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Facebook

Facebook Building a Company Town 159

cold fjord writes "The Wall Street Journal reports, 'Facebook Inc.'s sprawling campus in Menlo Park, Calif., is so full of cushy perks that some employees may never want to go home. ... The social network said this week it is working with a local developer to build a $120 million, 394-unit housing community within walking distance of its offices. ... the 630,000 square-foot rental property will include everything from a sports bar to a doggy day care. Even in Silicon Valley, where tech companies compete to lure coveted engineers with over-the-top perks and offices that resemble adult playgrounds, Facebook's plan breaks new ground. A Facebook spokeswoman said employee retention wasn't a major factor in the real estate push. "We're certainly excited to have more housing options closer to campus, but we believe that people work at Facebook because what they do is rewarding and they believe in our mission," she said. Some employees had inquired about places to live near the corporate campus, she said ... The development conjures up memories of so-called "company towns" at the turn of the 20th century, where American factory workers lived in communities owned by their employer and were provided housing, health care, law enforcement, church and just about every other service necessary.'"

Comment Re:Sonic.net FTW! (Score 1) 290

Sonic does not cap my bandwidth. The copper they rent from AT&T may cap my bandwidth, but upstream of Sonic's DSLAM in the AT&T CO it's all good.

Hi, Dane!

Space

Upside-Down Sensors Caused Proton-M Rocket Crash 323

Michi writes "According to Anatoly Zak, the crash of the Russion Proton rocket on 1 July was apparently caused by several angular velocity sensors having been installed upside down. From the source: 'Each of those sensors had an arrow that was supposed to point toward the top of the vehicle, however multiple sensors on the failed rocket were pointing downward instead.' It seems amazing that something as fundamental as this was not caught during quality control. Even more amazing is that the design of the sensors permits them to be installed in the wrong orientation in the first place. Even the simplest of mechanical interlocks (such as a notch at one end that must be matched with a corresponding projection) could have prevented the accident." A review of the quality control procedures used by the contractors responsible is underway.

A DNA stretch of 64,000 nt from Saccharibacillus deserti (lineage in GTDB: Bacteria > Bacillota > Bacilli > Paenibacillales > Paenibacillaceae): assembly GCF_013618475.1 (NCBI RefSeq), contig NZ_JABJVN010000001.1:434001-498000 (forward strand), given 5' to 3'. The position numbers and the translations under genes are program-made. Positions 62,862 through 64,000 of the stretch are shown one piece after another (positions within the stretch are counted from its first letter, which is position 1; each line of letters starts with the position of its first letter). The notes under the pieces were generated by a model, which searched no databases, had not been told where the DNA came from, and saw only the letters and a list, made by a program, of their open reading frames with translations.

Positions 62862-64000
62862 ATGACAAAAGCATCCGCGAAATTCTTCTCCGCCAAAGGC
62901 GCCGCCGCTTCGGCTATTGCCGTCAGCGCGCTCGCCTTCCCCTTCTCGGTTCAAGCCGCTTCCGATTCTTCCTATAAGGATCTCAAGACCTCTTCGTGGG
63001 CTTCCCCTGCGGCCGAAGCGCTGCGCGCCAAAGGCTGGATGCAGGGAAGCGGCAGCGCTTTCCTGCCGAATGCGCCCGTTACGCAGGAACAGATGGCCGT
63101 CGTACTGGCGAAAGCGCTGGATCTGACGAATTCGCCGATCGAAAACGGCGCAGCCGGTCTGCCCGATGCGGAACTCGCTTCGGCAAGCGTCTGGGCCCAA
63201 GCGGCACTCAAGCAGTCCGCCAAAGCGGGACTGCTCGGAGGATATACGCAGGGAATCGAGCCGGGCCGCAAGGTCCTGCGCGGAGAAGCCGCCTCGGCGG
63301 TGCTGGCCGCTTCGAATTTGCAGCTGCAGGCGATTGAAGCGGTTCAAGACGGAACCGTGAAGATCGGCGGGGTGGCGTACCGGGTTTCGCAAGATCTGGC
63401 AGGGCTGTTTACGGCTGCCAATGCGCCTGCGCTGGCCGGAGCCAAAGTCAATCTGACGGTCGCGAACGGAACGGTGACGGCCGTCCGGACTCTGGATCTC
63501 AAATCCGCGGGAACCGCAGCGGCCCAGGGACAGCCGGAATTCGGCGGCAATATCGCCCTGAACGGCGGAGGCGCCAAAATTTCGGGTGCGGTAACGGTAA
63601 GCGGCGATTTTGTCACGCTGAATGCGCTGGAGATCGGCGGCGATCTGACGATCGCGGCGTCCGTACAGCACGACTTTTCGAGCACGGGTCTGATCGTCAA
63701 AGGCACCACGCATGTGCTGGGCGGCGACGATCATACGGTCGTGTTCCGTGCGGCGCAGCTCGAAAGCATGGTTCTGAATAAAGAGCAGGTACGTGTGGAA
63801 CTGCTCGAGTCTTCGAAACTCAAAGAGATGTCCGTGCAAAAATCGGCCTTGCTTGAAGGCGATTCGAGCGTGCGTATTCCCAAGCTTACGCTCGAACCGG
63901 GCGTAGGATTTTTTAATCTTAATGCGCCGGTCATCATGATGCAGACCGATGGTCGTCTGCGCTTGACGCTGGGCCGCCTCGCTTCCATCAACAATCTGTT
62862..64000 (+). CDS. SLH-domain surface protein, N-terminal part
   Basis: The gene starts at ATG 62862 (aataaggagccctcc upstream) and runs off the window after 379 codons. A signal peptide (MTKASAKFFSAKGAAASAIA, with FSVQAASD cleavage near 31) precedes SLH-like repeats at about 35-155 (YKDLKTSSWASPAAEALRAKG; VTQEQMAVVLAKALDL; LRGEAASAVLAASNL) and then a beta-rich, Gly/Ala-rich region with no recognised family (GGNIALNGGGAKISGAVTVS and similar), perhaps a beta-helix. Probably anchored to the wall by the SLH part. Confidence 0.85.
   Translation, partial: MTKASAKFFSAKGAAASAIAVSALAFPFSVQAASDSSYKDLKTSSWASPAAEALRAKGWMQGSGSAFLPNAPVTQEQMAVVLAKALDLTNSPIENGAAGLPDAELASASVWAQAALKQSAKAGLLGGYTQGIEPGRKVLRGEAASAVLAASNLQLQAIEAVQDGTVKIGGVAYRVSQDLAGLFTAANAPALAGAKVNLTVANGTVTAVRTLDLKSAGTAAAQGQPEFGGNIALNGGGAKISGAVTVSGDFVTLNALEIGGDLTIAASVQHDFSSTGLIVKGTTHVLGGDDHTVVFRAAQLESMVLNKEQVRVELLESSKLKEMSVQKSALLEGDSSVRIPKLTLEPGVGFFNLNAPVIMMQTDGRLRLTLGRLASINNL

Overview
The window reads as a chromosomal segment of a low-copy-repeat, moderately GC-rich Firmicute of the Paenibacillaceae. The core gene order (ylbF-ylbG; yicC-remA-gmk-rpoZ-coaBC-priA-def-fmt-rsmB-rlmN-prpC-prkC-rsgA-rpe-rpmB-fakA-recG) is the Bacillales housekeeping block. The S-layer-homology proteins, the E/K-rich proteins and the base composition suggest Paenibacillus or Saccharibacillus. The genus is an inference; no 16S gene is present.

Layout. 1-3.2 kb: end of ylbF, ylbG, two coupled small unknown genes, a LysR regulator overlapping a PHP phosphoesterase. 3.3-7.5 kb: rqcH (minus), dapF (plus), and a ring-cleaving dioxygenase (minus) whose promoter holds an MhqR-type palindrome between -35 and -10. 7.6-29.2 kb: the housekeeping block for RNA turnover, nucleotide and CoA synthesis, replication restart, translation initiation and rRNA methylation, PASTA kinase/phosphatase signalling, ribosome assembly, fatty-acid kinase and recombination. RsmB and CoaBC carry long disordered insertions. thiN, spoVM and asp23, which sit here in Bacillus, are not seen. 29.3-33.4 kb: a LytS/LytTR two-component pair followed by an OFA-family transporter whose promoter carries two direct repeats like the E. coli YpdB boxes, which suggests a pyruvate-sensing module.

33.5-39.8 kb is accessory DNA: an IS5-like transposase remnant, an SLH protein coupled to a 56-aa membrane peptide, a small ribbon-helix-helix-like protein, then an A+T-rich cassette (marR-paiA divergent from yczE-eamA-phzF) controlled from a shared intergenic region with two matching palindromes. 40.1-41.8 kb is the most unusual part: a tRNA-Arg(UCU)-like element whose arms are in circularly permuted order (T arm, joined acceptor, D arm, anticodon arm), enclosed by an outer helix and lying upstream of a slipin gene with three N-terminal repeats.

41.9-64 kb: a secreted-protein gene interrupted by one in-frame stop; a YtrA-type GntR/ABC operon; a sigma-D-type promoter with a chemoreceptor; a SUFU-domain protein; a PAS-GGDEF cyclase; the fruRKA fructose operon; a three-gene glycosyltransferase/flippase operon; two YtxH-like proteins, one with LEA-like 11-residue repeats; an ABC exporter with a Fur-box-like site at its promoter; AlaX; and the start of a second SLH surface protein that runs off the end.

Comment Re:yea I do remember (Score 1) 176

next we are going to have a candlelight service for lycos?

Who even owns Lycos any more? Last I heard Telefonica sold them off to some Korean investors who shut the place down to minimal size.
Whowhere (which they acquired to get MailCity, which became Lycos Mail) still exists but I can't imagine what people database it searches.

Security

Hacker Grabs 150k Adobe User Accounts Via SQL Injection 64

CowboyRobot writes "Adobe today confirmed that one of its databases has been breached by a hacker and that it had temporarily taken offline the affected Connectusers.com website. The hacker, who also goes by Adam Hima, told Dark Reading that the server he attacked was the Connectusers.com Web server, and that he exploited a SQL injection flaw to execute the attack. 'It was an SQL Injection vulnerability, somehow I was able to dump the database in less requests than normal people do,' he says. Users passwords for the Adobe Connectusers site were stored and hashed with MD5, he says, which made them 'easy to crack' with freely available tools. And Adobe wasn't using WAFs on the servers, he notes. Tal Beery, a security researcher at Imperva, analyzed the data dump in the Connectusers Pastebin post and found that the list appears to be valid and that the hacked database was relatively old."
Google

'Wearable Computing Will Be the Norm,' Says Google Glass Team 196

An anonymous reader writes "In an interview with Wired, Google's Steve Lee and Babak Parviz spoke about how they've come to use Project Glass in their lives, and where they expect the mobile computing industry to go in the near future. 'We've long thought the camera's important, but since we've started using this in public and with our family and friends and in real situations, not just hidden in the Google lab, we've truly seen the power of being hands-free. ... It's my expectation that in three to five years it will actually look unusual and awkward when we view someone holding an object in their hand and looking down at it. Wearable computing will become the norm.'"

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